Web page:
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Lecture Summary (11/16 & 23/2006)

These sessions were held by Mr Trippel because of Mr Gibbon's absence. The topic was called "Words and their parts". This includes the different components of words as well as word formation (consisting of simplex words, derived words and compound words).

At the start we tried to define the word "word" wich was a really hard task. We dealt with many different hypotheses and finally concluded that words make up sentences, are pronounced with speech sounds and carry meaning (including the fact that they have a meaningful strcuture).

We moved on to the definition of morphology. Morphology is the study of the formation of words. Morphemes are the smallest meaningful units of a language. One or more morphemes form a word.

After this general introduction we dealt with the basic concepts in morphology. A simple word consists of only one morpheme (e.g. boy, man, house, book, etc.). A complex word contains at least two morphemes (e.g. boys, bookshelf, etc.). A free morpheme can occur as a simple word (e.g. boy, man) whereas a bound morpheme can only occur in connection with other morphemes (e.g. suffixes like the plural -s). An allomoprh is a variant form of a morpheme (e.g. a - an).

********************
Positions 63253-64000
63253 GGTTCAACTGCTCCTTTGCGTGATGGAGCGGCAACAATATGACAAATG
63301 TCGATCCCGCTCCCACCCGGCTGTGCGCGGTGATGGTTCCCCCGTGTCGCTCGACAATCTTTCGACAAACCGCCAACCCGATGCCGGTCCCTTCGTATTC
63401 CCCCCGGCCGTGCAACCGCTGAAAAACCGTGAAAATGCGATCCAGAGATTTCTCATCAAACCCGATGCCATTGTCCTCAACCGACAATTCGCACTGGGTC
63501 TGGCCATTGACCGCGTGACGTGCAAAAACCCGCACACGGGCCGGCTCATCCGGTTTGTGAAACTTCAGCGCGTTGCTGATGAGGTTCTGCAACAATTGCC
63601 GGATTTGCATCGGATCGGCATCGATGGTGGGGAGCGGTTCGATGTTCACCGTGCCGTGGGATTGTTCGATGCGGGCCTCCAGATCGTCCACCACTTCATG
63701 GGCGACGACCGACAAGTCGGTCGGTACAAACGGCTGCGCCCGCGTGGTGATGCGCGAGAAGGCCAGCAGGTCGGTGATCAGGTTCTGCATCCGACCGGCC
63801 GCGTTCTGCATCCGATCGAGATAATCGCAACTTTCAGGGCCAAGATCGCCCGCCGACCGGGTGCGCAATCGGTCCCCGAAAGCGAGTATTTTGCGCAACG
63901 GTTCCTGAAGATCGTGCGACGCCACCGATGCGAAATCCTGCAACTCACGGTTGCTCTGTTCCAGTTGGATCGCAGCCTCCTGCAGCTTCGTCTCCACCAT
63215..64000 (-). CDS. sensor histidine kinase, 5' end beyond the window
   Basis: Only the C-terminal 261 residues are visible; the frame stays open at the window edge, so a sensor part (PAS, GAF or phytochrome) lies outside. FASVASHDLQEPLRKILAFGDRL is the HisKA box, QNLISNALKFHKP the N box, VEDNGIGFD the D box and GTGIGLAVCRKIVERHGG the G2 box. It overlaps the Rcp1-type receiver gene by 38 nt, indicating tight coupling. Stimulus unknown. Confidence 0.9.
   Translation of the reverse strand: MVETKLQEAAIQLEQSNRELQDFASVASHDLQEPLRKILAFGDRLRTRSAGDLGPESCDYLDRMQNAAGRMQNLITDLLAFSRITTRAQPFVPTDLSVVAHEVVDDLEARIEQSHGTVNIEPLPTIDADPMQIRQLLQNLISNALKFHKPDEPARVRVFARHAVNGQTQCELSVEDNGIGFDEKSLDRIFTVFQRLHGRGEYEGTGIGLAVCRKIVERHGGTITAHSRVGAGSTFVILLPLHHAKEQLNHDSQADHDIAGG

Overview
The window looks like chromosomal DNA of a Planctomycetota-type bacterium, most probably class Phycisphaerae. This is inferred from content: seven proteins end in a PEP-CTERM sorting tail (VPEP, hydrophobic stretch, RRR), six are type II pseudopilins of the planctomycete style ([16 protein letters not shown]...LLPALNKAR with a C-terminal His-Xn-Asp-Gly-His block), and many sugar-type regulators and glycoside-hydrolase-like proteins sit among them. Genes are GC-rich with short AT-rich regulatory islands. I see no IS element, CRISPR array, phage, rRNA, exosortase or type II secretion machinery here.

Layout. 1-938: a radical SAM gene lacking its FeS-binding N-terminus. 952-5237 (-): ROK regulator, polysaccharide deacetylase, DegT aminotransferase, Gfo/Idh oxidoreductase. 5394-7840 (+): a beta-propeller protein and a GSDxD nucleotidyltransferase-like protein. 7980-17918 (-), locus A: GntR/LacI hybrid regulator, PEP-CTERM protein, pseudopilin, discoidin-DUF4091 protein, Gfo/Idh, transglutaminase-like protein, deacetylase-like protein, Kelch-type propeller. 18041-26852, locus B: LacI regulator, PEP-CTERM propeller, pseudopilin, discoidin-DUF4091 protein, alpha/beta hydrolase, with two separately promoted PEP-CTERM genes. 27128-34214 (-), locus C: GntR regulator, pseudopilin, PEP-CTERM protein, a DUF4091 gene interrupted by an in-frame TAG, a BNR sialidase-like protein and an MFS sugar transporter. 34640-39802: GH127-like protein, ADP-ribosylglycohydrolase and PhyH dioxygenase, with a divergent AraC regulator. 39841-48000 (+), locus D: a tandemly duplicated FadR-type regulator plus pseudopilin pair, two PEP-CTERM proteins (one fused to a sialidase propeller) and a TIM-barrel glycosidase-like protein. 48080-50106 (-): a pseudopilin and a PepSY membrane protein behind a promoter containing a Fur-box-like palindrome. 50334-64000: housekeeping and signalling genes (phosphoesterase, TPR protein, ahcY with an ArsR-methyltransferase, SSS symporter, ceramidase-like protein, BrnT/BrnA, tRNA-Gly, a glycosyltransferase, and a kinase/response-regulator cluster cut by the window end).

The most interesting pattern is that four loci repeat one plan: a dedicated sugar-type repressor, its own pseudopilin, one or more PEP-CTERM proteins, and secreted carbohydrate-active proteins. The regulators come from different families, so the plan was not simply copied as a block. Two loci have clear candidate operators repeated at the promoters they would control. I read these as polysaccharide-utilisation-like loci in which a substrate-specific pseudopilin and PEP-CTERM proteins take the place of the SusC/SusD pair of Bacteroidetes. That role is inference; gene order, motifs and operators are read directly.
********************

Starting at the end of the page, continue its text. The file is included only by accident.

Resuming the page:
Next we analysed the different parts of a word. The root carries the meaning (for example: the root of unbelievable is believe). Affixes are bound morphemes wich occur in most cases before the root (prefixes) or after the root (suffixes). In the word unbelievable "un" is a prefix while "able" is a suffix. Other forms of affixes are circumfixes and infixes.  The form to which an affix is attached is called base.

The next aspect were the different kinds of word formation, especially compounding and derivation (we also mentioned inflection but did not analyse it explicitly). Compounds consist of at least two roots. The second part is the head of the compound and defines its word class whereas the modifier specifies the compound. Derivation is the process of adding a morpheme to a base by which the meaning and/or wordclass of the base changes (e.g. write (verb) plus -er becomes writer (noun)).

Finally we discussed the zero derivation, a special phenomenon in English. In this case words can change their class by adding an empty morpheme (e.g. house (noun) -> to house (verb)).

31.1.07 12:13

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